Following the U.S. Supreme Court's ruling to uphold the federal health reform law, California officials said the state will continue implementing the law's provisions, the Sacramento Bee's "Capitol Alert" reports (Siders, "Capitol Alert," Sacramento Bee, 6/28).
In a 5-4 ruling released Thursday, the Supreme Court upheld the federal health reform law's individual mandate, reaffirming the law's requirement that most U.S. residents must purchase health insurance.
The majority of the justices also affirmed the constitutionality of the Medicaid expansion provision in the law, which would require states to extend coverage to adults with incomes up to 133% of the federal poverty level beginning in 2014.
However, the justices struck down the provision that would have allowed the federal government to withhold existing Medicaid funding if the states failed to comply with the expansion.
Details of Reform Efforts in California
Since President Obama signed the reform law two years ago, California lawmakers have passed several state laws related to the overhaul, including measures that:
- Allow young adults to remain on their parents' health insurance plans until age 26;
- Block insurers from setting lifetime caps on health benefits;
- Establish a state health insurance exchange, called the California Health Benefit Exchange; and
- Prohibit insurers from denying health coverage to children with pre-existing conditions (California Healthline, 6/28).
State officials estimate that about two million residents, many of whom are uninsured, will obtain insurance through the exchange beginning in 2014 ("Capitol Alert," Sacramento Bee, 6/28).
In addition, 47 California counties are participating in the "Bridge to Reform" program, which aims to implement the reform law's Medicaid expansion ahead of schedule. The program provides low-income residents with health coverage that they can use for no-cost treatments at local hospitals and public clinics.
More than 360,000 Californians already are receiving coverage through the program (California Healthline, 6/25).
According to "Capitol Alert," the state is expected to receive $45 billion to $55 billion from the federal government from 2014 to 2019 to expand Medi-Cal, California's Medicaid program. Officials expect that an additional 1.2 million to 1.6 million state residents will gain health insurance coverage under the expansion.
State Officials Expect More Progress on Health Reform
Gov. Jerry Brown in a statement said that the ruling "removes the last roadblock to fulfilling President Obama's historic plan to bring health care to millions of uninsured citizens."
Diana Dooley -- California's Health and Human Services Secretary -- said, "California has been a leader in health care reform for a very long time. We've had many starts and stops, and we are now in the full go mode here" ("Capitol Alert," Sacramento Bee, 6/28).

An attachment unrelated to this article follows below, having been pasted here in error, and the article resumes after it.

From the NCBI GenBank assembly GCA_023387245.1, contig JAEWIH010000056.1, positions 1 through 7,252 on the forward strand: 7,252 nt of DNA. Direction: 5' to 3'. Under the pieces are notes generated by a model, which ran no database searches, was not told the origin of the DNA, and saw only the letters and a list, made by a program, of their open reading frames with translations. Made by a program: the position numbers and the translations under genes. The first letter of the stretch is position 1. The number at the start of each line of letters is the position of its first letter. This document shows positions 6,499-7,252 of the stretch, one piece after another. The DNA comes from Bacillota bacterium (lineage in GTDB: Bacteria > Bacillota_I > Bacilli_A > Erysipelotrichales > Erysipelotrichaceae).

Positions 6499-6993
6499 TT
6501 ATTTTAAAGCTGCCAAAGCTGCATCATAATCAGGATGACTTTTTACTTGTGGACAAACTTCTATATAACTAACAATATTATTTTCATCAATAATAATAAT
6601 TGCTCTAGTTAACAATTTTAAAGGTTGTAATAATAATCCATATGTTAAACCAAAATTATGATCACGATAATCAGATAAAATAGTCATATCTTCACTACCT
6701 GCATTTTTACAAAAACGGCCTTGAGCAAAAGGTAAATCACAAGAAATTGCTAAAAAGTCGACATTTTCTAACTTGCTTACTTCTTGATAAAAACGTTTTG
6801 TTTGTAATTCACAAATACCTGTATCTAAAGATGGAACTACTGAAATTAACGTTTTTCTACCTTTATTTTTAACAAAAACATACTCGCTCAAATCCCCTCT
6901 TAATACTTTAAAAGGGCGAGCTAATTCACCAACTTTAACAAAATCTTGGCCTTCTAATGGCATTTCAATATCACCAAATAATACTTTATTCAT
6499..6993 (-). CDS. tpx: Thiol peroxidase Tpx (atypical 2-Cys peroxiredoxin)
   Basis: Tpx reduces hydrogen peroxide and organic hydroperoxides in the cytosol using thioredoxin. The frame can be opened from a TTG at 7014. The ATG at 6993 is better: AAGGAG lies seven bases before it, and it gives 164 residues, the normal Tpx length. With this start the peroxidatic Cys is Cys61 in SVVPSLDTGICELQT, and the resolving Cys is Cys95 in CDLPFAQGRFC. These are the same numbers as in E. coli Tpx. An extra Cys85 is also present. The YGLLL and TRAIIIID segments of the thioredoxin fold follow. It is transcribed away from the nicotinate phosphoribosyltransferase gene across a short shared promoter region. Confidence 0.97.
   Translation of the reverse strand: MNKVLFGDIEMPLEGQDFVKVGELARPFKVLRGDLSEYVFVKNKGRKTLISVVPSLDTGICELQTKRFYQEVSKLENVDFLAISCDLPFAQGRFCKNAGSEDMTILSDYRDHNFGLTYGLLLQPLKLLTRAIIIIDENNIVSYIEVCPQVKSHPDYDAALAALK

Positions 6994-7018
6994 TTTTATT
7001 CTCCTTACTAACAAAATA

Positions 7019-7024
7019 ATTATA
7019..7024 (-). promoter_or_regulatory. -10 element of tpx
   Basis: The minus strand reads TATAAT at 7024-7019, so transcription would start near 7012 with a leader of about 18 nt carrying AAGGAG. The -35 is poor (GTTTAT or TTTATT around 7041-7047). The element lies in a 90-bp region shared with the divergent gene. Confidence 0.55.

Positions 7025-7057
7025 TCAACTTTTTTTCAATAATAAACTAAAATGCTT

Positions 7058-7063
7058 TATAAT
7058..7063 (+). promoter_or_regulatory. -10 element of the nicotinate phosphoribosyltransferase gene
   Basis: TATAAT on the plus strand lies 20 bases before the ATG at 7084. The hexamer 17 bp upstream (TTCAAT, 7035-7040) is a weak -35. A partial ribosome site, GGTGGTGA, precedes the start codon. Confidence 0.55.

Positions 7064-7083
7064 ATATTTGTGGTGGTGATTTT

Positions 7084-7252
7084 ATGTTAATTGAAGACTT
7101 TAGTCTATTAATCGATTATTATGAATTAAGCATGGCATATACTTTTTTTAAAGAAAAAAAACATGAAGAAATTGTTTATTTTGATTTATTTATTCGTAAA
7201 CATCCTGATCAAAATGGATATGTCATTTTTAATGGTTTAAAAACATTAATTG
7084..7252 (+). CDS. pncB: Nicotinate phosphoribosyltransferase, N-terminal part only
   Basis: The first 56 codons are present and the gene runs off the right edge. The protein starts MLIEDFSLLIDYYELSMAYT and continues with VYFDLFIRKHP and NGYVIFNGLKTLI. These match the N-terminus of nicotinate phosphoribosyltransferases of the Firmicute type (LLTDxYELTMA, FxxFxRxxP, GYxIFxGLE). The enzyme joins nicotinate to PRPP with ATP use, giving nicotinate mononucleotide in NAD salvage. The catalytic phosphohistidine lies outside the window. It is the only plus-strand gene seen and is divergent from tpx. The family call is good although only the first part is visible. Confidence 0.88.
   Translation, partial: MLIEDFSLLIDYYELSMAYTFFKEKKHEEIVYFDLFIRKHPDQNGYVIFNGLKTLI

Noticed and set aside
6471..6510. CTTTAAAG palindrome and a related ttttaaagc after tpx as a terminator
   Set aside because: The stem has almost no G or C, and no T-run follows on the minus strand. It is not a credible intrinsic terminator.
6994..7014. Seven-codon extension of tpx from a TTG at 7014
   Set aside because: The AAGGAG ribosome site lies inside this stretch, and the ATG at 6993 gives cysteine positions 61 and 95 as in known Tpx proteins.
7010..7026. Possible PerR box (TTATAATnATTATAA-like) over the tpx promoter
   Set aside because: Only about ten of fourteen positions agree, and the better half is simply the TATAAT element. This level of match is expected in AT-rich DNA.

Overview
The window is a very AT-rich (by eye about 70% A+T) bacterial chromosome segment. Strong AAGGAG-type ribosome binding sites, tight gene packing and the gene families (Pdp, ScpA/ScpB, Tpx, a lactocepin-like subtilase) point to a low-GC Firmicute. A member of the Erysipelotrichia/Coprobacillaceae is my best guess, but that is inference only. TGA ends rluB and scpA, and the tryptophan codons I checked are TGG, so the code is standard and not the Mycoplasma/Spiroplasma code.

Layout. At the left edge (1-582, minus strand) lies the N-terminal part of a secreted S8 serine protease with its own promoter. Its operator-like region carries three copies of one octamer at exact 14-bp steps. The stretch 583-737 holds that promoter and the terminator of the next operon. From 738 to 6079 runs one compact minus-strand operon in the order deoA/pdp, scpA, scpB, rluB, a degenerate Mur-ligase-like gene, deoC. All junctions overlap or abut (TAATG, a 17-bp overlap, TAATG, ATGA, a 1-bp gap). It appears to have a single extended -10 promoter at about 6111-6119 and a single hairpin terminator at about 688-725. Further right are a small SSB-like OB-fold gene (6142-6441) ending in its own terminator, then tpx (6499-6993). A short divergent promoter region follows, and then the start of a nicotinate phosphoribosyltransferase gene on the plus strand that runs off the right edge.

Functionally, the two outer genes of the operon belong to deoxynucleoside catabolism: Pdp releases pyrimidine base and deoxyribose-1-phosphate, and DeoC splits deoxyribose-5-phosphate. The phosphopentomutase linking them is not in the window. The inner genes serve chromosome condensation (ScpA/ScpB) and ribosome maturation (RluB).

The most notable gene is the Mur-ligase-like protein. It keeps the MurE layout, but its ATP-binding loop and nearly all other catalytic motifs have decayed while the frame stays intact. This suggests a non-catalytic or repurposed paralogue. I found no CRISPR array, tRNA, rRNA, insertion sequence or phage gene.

She added, "This ruling makes it possible to complete the work that we've started and be ready in January 2014," when several reform law provisions kick in (Mieszkowski, The Bay Citizen, 6/28).
Assembly Committee on Health Chair Bill Monning (D-Carmel) said, "In other states, I'm sure, [the ruling] will get picked apart and analyzed. This has no bearing in California, since we fully intend to participate and take advantage of the federal subsidy and support" (Bazar, Santa Cruz Sentinel, 6/28).
Peter Lee, executive director of the California Health Benefit Exchange, said the state is "moving full-speed ahead" to establish the exchange and will launch a "major media and outreach campaign" in 2013 ("Capitol Alert," Sacramento Bee, 6/28).
Officials, Stakeholders Urge Caution
However, some state officials believe California should be cautious with health reform efforts.
Sen. Tom Harman (R-Huntington Beach) said that lawmakers should not enact any reforms that go beyond the federal overhaul because a recent budget plan signed by Brown reduces state spending by hundreds of millions of dollars (Santa Cruz Sentinel, 6/28).
In addition, James Hay, president of the California Medical Association, said that while physicians support reform efforts, more must be done to address shortcomings in Medicare and Medi-Cal. He said that the reform law "builds ... on the broken foundations of Medicare and Medicaid without addressing the underlying problems and inadequate funding."
Meanwhile, Patrick Johnston -- president and CEO of the California Association of Health Plans -- said the state must focus on addressing the "underlying cost drivers that are increasing the cost of care" (Herdt, Ventura County Star, 6/28).
On Thursday, KQED's "KQED News" reported on the implications of the Supreme Court's ruling for California (Johnson, "KQED News," KQED, 6/28).
The Santa Cruz Sentinel article was produced by the California HealthCare Foundation's Center for Health Reporting. The Center is supported by a grant from CHCF, which publishes California Healthline.